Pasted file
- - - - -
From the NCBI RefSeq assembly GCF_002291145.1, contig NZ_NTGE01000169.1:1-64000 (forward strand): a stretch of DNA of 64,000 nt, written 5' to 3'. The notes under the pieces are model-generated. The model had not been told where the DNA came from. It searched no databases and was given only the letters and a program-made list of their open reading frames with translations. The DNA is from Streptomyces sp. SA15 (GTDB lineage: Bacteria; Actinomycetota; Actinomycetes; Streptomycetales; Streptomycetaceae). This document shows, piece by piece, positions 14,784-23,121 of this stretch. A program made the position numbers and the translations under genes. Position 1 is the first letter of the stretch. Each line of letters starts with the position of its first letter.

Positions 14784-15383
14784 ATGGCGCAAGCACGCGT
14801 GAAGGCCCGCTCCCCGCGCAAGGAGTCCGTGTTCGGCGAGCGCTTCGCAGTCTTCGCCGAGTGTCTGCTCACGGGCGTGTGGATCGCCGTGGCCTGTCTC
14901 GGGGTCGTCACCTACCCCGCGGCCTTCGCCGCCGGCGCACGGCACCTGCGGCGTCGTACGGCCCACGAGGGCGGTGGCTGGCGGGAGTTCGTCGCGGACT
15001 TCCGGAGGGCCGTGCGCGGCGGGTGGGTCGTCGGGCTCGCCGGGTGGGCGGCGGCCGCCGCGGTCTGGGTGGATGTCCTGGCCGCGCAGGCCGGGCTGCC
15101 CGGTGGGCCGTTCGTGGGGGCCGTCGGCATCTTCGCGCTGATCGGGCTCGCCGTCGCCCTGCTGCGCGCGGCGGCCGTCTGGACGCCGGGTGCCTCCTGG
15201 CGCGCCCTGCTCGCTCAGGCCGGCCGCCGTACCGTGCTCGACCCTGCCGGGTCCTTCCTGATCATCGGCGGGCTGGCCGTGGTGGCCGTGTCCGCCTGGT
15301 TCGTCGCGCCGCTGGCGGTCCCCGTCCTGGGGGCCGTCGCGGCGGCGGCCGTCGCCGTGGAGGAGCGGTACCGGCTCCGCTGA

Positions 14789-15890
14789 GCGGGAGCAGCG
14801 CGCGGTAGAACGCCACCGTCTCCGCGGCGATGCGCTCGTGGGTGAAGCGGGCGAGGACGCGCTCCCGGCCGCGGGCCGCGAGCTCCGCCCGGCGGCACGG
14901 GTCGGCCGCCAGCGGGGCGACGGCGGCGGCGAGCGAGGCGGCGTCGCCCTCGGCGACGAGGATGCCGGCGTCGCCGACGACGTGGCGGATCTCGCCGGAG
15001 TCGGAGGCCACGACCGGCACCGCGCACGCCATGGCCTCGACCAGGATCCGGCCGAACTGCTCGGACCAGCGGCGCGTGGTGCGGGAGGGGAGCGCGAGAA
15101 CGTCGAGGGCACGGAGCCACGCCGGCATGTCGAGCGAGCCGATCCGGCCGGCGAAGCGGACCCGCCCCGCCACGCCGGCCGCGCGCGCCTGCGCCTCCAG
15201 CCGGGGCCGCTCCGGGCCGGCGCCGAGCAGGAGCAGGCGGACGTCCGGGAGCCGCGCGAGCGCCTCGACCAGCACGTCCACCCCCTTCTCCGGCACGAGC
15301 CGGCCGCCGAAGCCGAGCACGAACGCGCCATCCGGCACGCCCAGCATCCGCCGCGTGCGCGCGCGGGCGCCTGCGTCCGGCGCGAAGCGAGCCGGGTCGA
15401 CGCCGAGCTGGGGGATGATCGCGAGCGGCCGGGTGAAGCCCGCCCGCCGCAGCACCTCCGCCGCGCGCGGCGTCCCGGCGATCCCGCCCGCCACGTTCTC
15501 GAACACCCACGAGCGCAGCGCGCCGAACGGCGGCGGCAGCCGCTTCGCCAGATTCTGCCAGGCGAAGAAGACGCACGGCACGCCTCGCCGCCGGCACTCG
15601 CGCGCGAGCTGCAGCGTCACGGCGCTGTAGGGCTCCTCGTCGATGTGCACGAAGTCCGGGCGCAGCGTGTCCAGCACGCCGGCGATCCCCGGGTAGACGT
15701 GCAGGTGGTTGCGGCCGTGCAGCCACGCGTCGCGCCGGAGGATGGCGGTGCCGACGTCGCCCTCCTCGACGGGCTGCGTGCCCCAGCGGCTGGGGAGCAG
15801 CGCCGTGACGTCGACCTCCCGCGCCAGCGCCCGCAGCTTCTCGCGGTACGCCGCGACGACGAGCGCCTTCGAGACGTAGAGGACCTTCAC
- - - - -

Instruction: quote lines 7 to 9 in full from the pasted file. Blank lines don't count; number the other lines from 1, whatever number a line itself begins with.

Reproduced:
15101 CGGTGGGCCGTTCGTGGGGGCCGTCGGCATCTTCGCGCTGATCGGGCTCGCCGTCGCCCTGCTGCGCGCGGCGGCCGTCTGGACGCCGGGTGCCTCCTGG
15201 CGCGCCCTGCTCGCTCAGGCCGGCCGCCGTACCGTGCTCGACCCTGCCGGGTCCTTCCTGATCATCGGCGGGCTGGCCGTGGTGGCCGTGTCCGCCTGGT
15301 TCGTCGCGCCGCTGGCGGTCCCCGTCCTGGGGGCCGTCGCGGCGGCGGCCGTCGCCGTGGAGGAGCGGTACCGGCTCCGCTGA